Publicis balances retention and recruitment

Publicis sees the need for flexibility and diversity within its ranks, since its talent demands it. It also puts importance on the expectation of equitable experiences. Geraldine White, chief diversity officer of Publicis Groupe U.S., said that the holding company is focusing on leadership that is both inclusive and makes employees feel a sense of belonging at work.

Employees’ overall contributions to the business should be valued more than the volume of work they produce.

Geraldine White, chief diversity officer, Publicis Groupe U.S,

White stated the industry is focused on diversifying talent because they know the incredible power found in bringing together diverse backgrounds, thinking and ways of working. “While this is not a new insight, we need to carefully navigate what I call the representation-retention paradox: when an organization becomes so closely focused on representation in recruitment that it loses sight of retention, sentiment and creating growth and sustainably equitable environments for talent to thrive in.”

Supporting employees to create a better work/life balance is of importance as well, and Publicis has bolstered offerings and benefits across a broad spectrum, including launching a Black Talent Career Summit, utilizing its 14-plus business resources groups, creating more flexible time off policies, and evolving its benefit offerings to include adoption or surrogacy assistance, childcare, tuition reimbursement, healthcare and insurance and charitable match programs.

In terms of recruitment, Publicis has programs including a multicultural talent pipeline program and virtual recruitment events. It has partnered with HBCUs and other universities and has talent partnerships with trade organizations, and has revamped its recruitment and hiring approach with new mandatory inclusive hiring and recruiting trainings, implemented technology to improve its candidate pipeline strength of Black and diverse candidates in-market, and built a dashboard that will allow the company to measure the impact of these deliverables over time.

Omnicom taps partnerships to find talent

An Omnicom spokesperson said that given the competitive marketplace, in addition to supporting industry programs like AAF and the 4A’s, many of its agencies are also strategically tapping into non-traditional sources of talent. For example, RAPP created an Emerging Leaders Program (ELP) that uses mentorship skills-based learnings to groom creative talent that didn’t graduate from a four-year college or university.

“In addition, Omnicom is reaffirming our D&I efforts externally by continuing to support industry programs that provide educational and career opportunities for diverse talent,” the spokesperson said. Omnicom works with AAF Most Promising Multicultural Students Program, The Lagrant Foundation, 4A’s Multicultural Advertising Intern Program and Adcolor.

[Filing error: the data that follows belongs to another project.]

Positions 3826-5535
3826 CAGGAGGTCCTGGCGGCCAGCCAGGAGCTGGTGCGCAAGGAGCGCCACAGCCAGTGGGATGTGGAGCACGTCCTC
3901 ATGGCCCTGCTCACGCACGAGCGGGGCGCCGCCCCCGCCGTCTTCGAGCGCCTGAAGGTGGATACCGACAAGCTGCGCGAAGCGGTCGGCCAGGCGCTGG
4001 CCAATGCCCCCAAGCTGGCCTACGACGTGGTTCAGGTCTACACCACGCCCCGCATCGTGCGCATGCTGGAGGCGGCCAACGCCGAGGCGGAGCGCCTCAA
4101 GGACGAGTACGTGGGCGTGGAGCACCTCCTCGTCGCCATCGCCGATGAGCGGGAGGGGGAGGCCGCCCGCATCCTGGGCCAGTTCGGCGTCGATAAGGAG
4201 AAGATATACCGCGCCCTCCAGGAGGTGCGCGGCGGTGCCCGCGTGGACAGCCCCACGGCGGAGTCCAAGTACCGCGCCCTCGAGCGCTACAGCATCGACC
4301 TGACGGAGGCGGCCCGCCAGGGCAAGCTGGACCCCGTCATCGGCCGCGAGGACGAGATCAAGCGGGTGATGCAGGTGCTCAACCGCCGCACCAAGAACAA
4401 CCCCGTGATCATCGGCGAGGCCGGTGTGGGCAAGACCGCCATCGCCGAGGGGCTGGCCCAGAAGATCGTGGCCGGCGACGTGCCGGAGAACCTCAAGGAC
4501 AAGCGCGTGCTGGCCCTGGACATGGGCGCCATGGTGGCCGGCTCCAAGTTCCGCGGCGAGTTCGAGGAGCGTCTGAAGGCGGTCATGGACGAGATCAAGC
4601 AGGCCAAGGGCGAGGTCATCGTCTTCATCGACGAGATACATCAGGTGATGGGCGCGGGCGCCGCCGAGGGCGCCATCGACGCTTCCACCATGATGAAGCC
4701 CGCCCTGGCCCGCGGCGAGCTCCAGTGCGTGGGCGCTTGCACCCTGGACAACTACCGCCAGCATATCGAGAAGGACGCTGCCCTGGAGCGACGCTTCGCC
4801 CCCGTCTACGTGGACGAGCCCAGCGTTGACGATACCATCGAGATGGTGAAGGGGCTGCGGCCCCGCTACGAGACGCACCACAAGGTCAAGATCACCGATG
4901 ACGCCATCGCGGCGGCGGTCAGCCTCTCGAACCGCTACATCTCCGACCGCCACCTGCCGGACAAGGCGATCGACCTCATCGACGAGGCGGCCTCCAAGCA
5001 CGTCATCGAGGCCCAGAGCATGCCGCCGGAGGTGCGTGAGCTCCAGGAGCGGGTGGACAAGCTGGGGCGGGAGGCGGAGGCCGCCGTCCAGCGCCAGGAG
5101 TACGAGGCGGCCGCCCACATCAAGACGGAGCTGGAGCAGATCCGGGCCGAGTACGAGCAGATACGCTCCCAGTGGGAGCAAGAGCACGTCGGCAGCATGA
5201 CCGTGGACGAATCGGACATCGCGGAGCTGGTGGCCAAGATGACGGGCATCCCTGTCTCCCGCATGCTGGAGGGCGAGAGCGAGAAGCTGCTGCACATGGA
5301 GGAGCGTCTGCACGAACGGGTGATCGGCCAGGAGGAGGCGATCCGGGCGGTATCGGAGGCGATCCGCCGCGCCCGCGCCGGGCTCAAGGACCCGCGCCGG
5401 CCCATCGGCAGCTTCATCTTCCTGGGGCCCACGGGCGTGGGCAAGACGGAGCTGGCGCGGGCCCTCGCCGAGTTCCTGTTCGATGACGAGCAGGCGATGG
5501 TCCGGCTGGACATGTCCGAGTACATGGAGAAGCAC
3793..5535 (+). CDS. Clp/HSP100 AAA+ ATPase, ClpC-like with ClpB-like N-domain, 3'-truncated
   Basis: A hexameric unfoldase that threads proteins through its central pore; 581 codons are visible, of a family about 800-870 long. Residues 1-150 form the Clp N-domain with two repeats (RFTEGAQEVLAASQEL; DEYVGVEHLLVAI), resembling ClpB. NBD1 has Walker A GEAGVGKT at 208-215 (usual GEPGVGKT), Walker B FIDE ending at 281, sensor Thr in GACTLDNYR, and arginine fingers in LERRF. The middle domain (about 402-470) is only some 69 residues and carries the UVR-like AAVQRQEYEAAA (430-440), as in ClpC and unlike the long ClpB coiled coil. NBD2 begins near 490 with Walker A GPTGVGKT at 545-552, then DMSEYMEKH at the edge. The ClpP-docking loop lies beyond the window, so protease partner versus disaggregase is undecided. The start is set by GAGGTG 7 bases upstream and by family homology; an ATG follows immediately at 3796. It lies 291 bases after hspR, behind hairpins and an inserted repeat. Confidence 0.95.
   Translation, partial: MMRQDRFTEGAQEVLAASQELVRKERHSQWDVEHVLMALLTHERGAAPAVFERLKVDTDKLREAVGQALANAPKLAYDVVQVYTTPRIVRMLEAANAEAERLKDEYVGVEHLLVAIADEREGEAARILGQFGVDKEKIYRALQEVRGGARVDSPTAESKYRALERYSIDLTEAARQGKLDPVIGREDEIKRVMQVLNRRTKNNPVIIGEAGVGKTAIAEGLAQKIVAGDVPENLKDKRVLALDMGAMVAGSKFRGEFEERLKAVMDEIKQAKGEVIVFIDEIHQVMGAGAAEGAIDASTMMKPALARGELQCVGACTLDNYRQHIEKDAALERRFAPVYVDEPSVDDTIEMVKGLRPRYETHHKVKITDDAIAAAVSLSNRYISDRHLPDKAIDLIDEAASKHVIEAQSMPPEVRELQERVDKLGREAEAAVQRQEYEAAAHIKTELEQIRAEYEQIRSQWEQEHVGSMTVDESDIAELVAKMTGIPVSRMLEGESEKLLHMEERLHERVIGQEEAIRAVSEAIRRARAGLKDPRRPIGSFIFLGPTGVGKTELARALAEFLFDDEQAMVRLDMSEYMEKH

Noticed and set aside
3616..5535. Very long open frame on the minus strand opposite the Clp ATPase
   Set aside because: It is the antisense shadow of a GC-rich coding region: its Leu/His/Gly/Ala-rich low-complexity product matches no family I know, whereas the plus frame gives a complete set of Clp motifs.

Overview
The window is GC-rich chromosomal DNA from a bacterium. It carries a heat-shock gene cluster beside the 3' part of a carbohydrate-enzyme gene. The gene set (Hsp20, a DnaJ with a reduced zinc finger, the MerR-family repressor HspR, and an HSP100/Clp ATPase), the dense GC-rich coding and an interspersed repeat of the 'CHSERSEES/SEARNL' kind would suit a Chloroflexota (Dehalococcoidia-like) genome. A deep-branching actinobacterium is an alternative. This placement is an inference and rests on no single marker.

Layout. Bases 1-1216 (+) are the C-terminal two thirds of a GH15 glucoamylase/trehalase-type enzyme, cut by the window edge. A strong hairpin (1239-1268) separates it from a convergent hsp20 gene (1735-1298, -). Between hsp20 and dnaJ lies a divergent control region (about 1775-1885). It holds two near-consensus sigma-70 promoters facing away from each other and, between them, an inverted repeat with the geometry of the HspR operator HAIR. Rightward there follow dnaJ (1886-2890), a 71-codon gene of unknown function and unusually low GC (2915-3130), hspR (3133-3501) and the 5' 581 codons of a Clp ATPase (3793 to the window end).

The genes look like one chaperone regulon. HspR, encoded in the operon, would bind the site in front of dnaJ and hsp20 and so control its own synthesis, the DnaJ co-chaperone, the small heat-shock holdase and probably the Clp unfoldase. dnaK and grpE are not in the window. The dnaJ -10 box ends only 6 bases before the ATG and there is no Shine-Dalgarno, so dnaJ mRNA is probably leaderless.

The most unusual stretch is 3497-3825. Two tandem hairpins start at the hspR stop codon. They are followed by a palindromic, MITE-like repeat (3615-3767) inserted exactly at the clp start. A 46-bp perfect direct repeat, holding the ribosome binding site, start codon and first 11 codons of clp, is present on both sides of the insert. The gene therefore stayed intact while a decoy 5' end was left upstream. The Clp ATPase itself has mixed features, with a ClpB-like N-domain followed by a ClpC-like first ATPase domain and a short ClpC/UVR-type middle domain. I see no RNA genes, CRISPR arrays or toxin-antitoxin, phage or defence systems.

Recruiting tactics by Omnicom involve attracting talent through the virtual world, like online assessment and training programs, and agency Ketchum’s re-imagining of its Instagram channel into a culture hub. It also has a long-running Omnicom University to build and train its leadership, and has many employee resource groups.

Dentsu stresses flexibility 

Adweek spoke with Dentsu International CEO Wendy Clark about a number of topics for a story broader than just talent, but she gave some insights into Dentsu’s strategy for attracting and retaining.

There’s an unspoken contract here about how you work, when you work and the ways you want to work. We’ve got to be much more fluid, much more flexible.

Wendy Clark, CEO, Dentsu International

In the U.K., Dentsu, which has a 45,000 person workforce with a median age of 27, is targeting a group of people they call “the returners” as they’re looking at those who left the ad industry who may be open to coming back even if it’s in a part-time capacity. This group includes retirees who still want to work and parents who left work following the birth of their child. “We’re meeting people where they are on the terms they want.”

To retain talent, Clark said the leadership team has gotten more hands on, increasing its visibility within the company and adding transparency during monthly townhalls where Clark takes questions from employees. The result is Dentsu’s highest employee engagement score from the past three years.